The law also provides for certain exceptions. It says that no child has to be employed in any occupation, establishment or process defined as hazardous for children except where such process is carried by the family as a business or in any (training) school established, assisted and recognized by the government.
What are the Processes and Occupations where child employment is prohibited?
Under section 4 of the Employment of Children Act 1991, the Federal Government may notify any occupations and process where children’s employment is prohibited.
[See section 3]
Any occupation- connected with-
(1) transport of passengers, goods or mail ;
(2) work in a catering establishment at a railway station, involving the movement of a vendor or any other employee of the establishment from one platform to another or into or out of a moving train;
(3) work relating to the construction of a railway station or with any other work where such work is done in close proximity to or between the railway lines; and
(4) a port authority within the limits of any port.
(1) Work inside underground mines and above ground quarries including blasting and assisting in blasting.
(2) Work with power driven cutting machinery like saws, shears, guillotines and agricultural machines, thrashers, fodder cutting machines.
(3) Work with live electrical wires over 50 volts.
(4) All operations related to leather tanning process e.g., soaking, de-hairing, liming, chrome tanning, de-liming, pickling, de-fleshing, ink application.
(5) Mixing and manufacture of pesticides and insecticides; and fumigation.
(6) Sandblasting and other work involving exposure to free silica.
(7) Work with exposure to all toxic, explosive and carcinogenic chemicals e.g., asbestos, benzene, ammonia, chlorine, manganese, cadmium, sulphur dioxide, hydrogen sulphide, sulphuric acid, hydrochloric acid, nitric acid, caustic soda, phosphorus, benzidene dyes, isocyanates, carbon tetrachloride, carbon disulphide, epoxy resins, formaldehyde, metal fumes, heavy metals like nickel, mercury chromium, lead, arsenic, beryllium, fiber glass.
(8) Work with exposure to cement dust in cement industry.
(9) Work with exposure to coal dust.
(10) Manufacture and sale of fireworks and explosives.
(11) Work at the sites where liquid (liquefied) petroleum gas (LPG) and compressed natural gas (CNG) is filled in cylinders.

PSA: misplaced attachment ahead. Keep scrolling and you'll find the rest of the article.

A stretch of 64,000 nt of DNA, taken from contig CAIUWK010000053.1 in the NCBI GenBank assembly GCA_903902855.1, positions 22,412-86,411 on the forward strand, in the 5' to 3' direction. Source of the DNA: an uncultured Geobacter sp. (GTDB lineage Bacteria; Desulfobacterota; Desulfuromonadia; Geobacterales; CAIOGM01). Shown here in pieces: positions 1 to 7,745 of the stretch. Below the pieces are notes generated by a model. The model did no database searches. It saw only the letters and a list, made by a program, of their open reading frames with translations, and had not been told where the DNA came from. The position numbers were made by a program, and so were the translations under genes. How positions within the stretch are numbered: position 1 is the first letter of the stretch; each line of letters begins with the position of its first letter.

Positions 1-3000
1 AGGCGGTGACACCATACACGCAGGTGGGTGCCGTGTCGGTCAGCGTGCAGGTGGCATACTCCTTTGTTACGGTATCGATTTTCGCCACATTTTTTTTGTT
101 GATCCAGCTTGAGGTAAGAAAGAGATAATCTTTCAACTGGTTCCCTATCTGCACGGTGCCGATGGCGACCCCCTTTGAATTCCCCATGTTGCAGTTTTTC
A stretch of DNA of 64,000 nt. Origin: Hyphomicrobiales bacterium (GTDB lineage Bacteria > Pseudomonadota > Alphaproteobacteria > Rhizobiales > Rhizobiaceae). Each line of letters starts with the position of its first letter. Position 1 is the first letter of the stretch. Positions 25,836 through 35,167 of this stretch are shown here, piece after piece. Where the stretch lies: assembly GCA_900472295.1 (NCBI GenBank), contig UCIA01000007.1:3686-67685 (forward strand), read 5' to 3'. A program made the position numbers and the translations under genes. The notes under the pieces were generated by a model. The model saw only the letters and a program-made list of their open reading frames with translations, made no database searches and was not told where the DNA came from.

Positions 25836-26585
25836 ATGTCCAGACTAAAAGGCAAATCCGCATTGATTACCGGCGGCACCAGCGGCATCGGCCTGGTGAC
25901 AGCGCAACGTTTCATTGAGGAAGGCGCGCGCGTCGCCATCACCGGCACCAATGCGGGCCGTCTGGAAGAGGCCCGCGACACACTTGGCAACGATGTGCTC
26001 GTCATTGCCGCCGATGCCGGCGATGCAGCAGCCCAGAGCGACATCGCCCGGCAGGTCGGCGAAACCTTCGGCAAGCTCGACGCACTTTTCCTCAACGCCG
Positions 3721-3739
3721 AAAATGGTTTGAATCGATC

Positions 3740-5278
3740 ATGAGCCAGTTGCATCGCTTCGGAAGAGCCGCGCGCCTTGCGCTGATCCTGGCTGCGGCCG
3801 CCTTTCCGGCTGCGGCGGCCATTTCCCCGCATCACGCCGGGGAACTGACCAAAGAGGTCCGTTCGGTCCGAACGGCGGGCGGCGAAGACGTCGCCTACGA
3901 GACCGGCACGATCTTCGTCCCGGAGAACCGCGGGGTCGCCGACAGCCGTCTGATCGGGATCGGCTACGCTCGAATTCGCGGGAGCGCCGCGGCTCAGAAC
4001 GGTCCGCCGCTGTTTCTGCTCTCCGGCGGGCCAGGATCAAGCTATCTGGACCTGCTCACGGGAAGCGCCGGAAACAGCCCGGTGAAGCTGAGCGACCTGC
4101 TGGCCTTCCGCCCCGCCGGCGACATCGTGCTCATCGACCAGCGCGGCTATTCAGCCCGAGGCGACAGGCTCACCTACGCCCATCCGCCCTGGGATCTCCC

(12) Work on glass and metal furnaces; and glass bangles manufacturing.
(13) Work in the cloth weaving, printing, dyeing and finishing sections.
(14) Work inside sewer pipelines, pits and storage tanks.
(15) Stone – crushing.
(16) Lifting and carrying of heavy weight (15kg and above), especially in transport industry.
(17) Carpet- weaving.
(18) Working two meters or more above the floor.
(19) All scavenging including hospital waste.
(20) Tobacco processing and manufacturing including niswar and bidi making.
(21) Deep-sea fishing, commercial fishing and processing of fish and seafood.
(22) Sheep-casing and wool industry.
(23) Ship- breaking.
(24) Surgical instruments manufacturing specially in vendors’ workshops.
(25) Spice- grinding.
(26) Work in boiler house.
(27) Work in cinemas, mini cinemas and cyber clubs.
(28) Mica cutting and splitting.
(29) Shell as manufacturing.
(30) Soap manufacture.
(31) Wool cleaning.
(32) Building and construction industry.
(33) Manufacture of slate pencils, including packing.
(34) Manufacture of products from Agate.” Noti. S.R.O. 1280(1)/2005, dt. 20-12-2005. Gaz. of Pak., Extra., Pt. I, December 27, 2005.
How does government regulate working conditions for children and adolescents?
In accordance with part III and section 7 of the Employment of Children Act, a child or adolescent can’t work more than 7 hours a day (it includes one hour of rest, so essentially 6 hours of work). The work has to be arranged in such a way that after every 3 hours of continuous work, the worker can has an interval of at least one hour of rest. A child can’t be permitted or required to work between 07:00 p.m. to 08:00 a.m. Moreover, a child can’t be required or even permitted to work overtime.